After I wrote my post on Situational Leadership a couple of weeks ago, one of my readers commented on it, suggesting that I take a look at Servant Leadership. Servant Leadership is more prevalent in some circles than in others. Some may perceive it as pretty radical concept. Even the name of this leadership style evokes some discomfort in many of today’s leaders. But it can be an effective one, although perhaps more for some environments than others. Let me try to explain.
Businessdirectory.com defines Servant leadership as: “A method of development for leaders originally advanced by authors Peter Block and Robert Greenleaf. Servant leadership stresses the importance of the role a leader plays as the steward of the resources of a business or other organization, and teaches leaders to serve others while still achieving the goals set forth by the business.” The concept itself was first discussed by Robert Greenleaf in the 1970s as an approach in which the leader has “a natural feeling” to serve and to serve first.
“A leader is best when people barely know he exists; when his work is done, his aim fulfilled, they will say: we did it ourselves.” Chinese proverb
The Greenleaf Center for Servant Leadership sees the concept as “a philosophy and set of practices that enriches the lives of individuals, builds better organizations and ultimately creates a more just and caring world”. In Servant Leadership the leader focuses on the growth and well-being of direct reports first. While others styles of leadership usually involves the exercise of power by one at the “top of the pyramid,” servant leadership is different. “The servant-leader shares power, puts the needs of others first and helps people develop and perform as highly as possible”.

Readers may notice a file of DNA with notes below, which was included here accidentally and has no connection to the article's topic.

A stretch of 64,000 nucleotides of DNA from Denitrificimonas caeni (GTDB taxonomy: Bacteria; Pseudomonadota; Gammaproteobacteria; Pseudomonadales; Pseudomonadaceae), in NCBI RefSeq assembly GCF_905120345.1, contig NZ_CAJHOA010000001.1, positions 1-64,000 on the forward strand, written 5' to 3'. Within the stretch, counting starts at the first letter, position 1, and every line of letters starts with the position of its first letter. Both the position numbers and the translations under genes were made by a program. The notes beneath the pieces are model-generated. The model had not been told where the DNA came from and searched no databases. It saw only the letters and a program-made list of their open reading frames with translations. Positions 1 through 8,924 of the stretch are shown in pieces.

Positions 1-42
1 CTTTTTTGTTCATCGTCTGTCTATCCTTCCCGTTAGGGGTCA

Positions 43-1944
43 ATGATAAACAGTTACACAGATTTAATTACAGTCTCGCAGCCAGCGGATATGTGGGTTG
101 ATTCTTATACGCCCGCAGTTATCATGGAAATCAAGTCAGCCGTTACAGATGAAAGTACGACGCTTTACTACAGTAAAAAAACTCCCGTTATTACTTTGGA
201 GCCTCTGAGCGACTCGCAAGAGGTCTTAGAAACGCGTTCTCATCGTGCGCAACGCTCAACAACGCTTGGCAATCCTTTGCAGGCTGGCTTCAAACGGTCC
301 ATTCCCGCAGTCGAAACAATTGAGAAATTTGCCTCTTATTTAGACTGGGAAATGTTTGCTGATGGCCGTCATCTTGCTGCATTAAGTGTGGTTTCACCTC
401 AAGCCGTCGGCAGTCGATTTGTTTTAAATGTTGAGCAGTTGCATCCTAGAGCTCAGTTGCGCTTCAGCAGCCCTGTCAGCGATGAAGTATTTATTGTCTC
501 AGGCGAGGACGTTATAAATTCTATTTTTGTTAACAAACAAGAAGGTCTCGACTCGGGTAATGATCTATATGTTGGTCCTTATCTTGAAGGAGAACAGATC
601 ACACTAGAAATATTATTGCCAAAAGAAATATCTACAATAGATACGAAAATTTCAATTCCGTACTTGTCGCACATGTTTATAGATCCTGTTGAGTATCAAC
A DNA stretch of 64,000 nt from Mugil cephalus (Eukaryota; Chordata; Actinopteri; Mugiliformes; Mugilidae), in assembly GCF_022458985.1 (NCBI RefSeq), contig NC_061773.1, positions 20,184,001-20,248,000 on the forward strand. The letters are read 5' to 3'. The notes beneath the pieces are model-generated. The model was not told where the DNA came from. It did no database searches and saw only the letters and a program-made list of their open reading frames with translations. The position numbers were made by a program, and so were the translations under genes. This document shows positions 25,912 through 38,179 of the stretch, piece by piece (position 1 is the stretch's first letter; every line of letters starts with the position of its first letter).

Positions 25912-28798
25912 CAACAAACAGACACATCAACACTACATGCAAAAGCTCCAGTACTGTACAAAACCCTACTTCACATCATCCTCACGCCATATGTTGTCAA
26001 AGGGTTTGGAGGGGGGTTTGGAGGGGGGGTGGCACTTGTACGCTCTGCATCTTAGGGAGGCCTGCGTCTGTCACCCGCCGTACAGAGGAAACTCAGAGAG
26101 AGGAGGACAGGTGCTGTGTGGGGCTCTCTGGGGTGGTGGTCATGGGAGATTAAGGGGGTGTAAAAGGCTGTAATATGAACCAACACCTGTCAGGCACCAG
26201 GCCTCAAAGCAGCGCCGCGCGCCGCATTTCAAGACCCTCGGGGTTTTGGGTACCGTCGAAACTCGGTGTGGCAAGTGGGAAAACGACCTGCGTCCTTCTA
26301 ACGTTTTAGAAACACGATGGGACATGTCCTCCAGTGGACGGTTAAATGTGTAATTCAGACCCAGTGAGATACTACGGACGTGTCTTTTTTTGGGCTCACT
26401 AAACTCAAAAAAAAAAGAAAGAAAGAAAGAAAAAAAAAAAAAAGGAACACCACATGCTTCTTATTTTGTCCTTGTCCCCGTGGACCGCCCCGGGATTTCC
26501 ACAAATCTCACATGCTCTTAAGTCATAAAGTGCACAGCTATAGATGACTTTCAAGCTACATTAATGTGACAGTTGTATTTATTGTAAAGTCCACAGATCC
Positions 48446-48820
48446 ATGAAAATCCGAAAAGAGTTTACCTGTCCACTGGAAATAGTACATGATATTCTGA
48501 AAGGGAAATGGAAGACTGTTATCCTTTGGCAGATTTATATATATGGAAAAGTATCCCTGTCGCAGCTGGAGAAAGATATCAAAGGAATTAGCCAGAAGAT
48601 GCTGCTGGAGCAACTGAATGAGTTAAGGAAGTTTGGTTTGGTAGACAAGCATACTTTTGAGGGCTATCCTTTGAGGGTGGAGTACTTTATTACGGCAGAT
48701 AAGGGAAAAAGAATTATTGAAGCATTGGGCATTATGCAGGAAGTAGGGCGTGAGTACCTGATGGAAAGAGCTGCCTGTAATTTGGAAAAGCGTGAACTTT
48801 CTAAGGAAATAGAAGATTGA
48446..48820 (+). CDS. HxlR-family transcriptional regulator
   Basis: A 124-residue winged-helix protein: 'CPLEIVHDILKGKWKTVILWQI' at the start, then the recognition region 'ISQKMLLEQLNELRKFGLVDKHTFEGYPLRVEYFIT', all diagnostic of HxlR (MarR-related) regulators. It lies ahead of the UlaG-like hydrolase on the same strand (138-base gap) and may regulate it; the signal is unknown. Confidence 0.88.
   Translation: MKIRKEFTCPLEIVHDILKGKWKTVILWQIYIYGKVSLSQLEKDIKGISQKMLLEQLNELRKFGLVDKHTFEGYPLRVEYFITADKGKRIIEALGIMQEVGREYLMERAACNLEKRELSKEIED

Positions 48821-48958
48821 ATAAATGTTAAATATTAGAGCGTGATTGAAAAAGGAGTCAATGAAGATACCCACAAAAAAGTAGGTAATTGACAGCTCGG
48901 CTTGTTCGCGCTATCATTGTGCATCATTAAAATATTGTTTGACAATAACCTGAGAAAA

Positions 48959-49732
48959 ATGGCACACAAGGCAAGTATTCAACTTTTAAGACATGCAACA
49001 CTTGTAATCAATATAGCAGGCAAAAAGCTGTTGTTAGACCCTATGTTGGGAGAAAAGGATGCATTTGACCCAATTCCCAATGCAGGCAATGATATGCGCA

With this leadership style you find a reversal or an up-ending of the traditional organization chart, where the leader is on the bottom rather than the top. Here is where the discomfort lies, with the leadership not being placed on the top of the heap. It really does turn the “command and control” style of leadership on its head. Because of the nature of this leadership style, it is prevalent in many religious and social agency organizations where the message of this style also speaks to the organizations’ mission and vision. Individuals who lead their lives as Servant Leaders may not perceive themselves as such, but it’s not a big stretch to see that the title fits. Consider Gandhi, Cesar Chavez, Martin Luther King, to name a few. It is clear to see that these individuals placed others’ interests and needs above their own.
The reader I mentioned at the top of this post made the interesting observation that millennials relate well to this style of leadership, and upon consideration, that makes sense. I realize it is a bit of a generalization, but the millennial generation has grown up steeped in the fast-paced, high-tech world where everything is interconnected and often collaborative in nature. Information is shared equally (not always with the best outcomes) and widely. You get the sense when talking with Millennials that work needs to makes sense, they need to see how it fits into everything else, that there is often little distinction between work and play, and that work can come out of play (note how many new enterprises with a high concentration of millennial staff have play areas and/or nap rooms on site).
As I have stated, I am a believer that there is not necessarily one particular “right” leadership style, but that the style needs to fit the environment. I also believe, though, that a leader’s style can mold their environment — not over night, but over time and with the right conditions. If you are reading this as a leader, where do you think your style fits? Is your style having a significant impact on the organization or is your style being dictated by the organization? Either way, how is that affecting you?
This is the forth on a series specifically exploring what leadership is and how we can not only understand leadership but how to implement it